Migrant crisis: Turkey and EU leaders close in on deal

Turkish Prime Minister Ahmet Davutoglu addresses media as he arrives for EU summit in Brussels. 18 March 2016. Image copyright AP
Image caption Turkish Prime Minister Ahmet Davutoglu said he wanted to keep a humanitarian perspective

European Union negotiators and Turkey have agreed a draft deal over the migrant crisis, which must now be approved by the 28 EU leaders.

Under the scheme, migrants arriving in Greece after midnight Sunday will be sent back to Turkey if their asylum claim is rejected.

In return, EU countries will resettle thousands of migrants from Turkey.

Both the Czech and Finnish leaders have indicated they and their counterparts will accept the deal.

For Turkey, the deal will also bring financial aid and faster EU membership talks.

But at the start of the talks Turkish Prime Minister Ahmet Davutoglu, stressed he wanted to keep a "humanitarian perspective" on the crisis.

"The Turkey deal was approved," Finland's prime minister Juha Sipila wrote on Twitter, although this is yet to be confirmed by the other 27 members.

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Ahead of Friday's talks, German Chancellor Angela Merkel said that Turkey had to meet international standards of protection for all migrants.

She added that the EU needed to be ready to start returning migrants from Greece to Turkey rapidly to avoid a "pull factor" creating a surge of migrants before the new system takes effect.

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Media captionEU leaders have agreed a proposal on the migrant crisis to put to Turkey, as Katya Adler reports

Turkish President Recep Tayyip Erdogan said Europe should look at its own record on migrants before it told Turkey what to do.

In an uncompromising speech broadcast on television, he said: "At a time when Turkey is hosting three million (migrants), those who are unable to find space for a handful of refugees, who in the middle of Europe keep these innocents in shameful conditions, must first look at themselves."

Lithuanian President Dalia Grybauskaite warned on Thursday that the plan to return people to Turkey was "on the edge of international law" and difficult to implement.

But arriving at the summit on Friday she said an agreement was possible because "it is important and necessary for both sides".

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Media captionIn the last six months, more than 100 migrants have been buried in a cemetery in Izmir
Image copyright AFP
Image caption Thousands of migrants and refugees have been camped at the Greece-Macedonia border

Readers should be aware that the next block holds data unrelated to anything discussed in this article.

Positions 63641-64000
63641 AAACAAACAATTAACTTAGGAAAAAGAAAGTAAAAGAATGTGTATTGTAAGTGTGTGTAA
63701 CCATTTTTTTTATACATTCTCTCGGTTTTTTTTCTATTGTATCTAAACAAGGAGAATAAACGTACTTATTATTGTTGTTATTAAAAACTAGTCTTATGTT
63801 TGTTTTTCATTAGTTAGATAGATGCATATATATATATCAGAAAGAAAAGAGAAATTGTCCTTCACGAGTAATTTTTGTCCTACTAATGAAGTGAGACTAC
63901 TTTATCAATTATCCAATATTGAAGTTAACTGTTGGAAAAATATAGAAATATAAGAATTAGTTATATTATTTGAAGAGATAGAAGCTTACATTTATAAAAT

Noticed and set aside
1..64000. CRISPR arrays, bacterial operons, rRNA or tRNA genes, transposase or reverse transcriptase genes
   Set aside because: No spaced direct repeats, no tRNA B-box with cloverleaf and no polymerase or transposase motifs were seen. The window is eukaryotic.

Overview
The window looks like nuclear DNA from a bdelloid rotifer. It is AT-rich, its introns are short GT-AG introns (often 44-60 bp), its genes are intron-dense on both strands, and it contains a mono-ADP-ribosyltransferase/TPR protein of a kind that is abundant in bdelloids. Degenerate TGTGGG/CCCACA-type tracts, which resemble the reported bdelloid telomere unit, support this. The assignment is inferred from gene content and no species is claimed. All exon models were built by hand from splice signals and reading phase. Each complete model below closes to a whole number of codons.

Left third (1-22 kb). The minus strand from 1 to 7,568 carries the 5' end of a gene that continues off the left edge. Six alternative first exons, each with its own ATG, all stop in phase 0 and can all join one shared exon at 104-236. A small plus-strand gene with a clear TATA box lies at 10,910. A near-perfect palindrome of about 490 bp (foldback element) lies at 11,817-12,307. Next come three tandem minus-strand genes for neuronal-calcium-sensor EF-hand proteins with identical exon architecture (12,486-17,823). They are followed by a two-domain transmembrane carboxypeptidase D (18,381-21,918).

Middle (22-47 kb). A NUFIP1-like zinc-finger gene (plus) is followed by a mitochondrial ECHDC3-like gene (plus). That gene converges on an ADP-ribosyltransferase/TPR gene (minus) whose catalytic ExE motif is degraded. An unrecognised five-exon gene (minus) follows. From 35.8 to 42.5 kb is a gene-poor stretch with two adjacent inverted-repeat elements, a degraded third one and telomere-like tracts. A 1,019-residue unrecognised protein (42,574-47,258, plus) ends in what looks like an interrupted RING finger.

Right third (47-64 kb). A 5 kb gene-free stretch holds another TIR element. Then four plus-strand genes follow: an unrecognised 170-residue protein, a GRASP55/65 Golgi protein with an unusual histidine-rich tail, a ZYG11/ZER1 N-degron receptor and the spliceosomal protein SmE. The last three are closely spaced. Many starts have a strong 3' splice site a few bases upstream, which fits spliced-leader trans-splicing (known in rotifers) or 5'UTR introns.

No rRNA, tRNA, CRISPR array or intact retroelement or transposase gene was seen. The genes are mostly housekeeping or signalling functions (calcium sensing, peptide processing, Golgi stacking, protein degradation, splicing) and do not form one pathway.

Mr Davutoglu has said he will not accept Turkey becoming an "open prison" for migrants.

To meet concerns over the plan's legality, the leaders discussed providing assurances that each person claiming asylum will be given a full hearing in Greece, the BBC's Damian Grammaticas reports from Brussels.

Human rights group Amnesty International placed a large screen outside the Brussels summit that read: "Don't trade refugees. Stop the deal."

Since January 2015, a million migrants and refugees have entered the EU by boat from Turkey to Greece. More than 132,000 have arrived this year alone.

Tens of thousands are now stuck in Greece as their route north has been blocked.

Greek Interior Minister Panagiotis Kouroublis has compared conditions at the Idomeni camp, on the border with Macedonia, to a Nazi concentration camp.

Crisis explained in seven charts

Under initial proposals, the EU had suggested it would double financial aid to Turkey promised last year, make a fresh push on talks over Turkey's eventual membership of the EU and offer visa-free travel to Europe's Schengen states.

However, those proposals have since been watered down, lowering expectation on greater financial help and talks on EU membership and linking visa-free travel to 72 conditions to which Turkey must agree.

A number of EU countries have raised concerns about what is on offer to Turkey amid a clampdown by the Ankara government on academics and journalists.

A note on terminology: The BBC uses the term migrant to refer to all people on the move who have yet to complete the legal process of claiming asylum. This group includes people fleeing war-torn countries such as Syria, who are likely to be granted refugee status, as well as people who are seeking jobs and better lives, who governments are likely to rule are economic migrants.